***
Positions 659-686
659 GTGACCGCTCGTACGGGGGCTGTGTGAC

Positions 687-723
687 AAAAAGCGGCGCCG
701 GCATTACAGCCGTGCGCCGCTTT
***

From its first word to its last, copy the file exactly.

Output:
Positions 659-686
659 GTGACCGCTCGTACGGGGGCTGTGTGAC

Positions 687-723
687 AAAAAGCGGCGCCG
701 GCATTACAGCCGTGCGCCGCTTT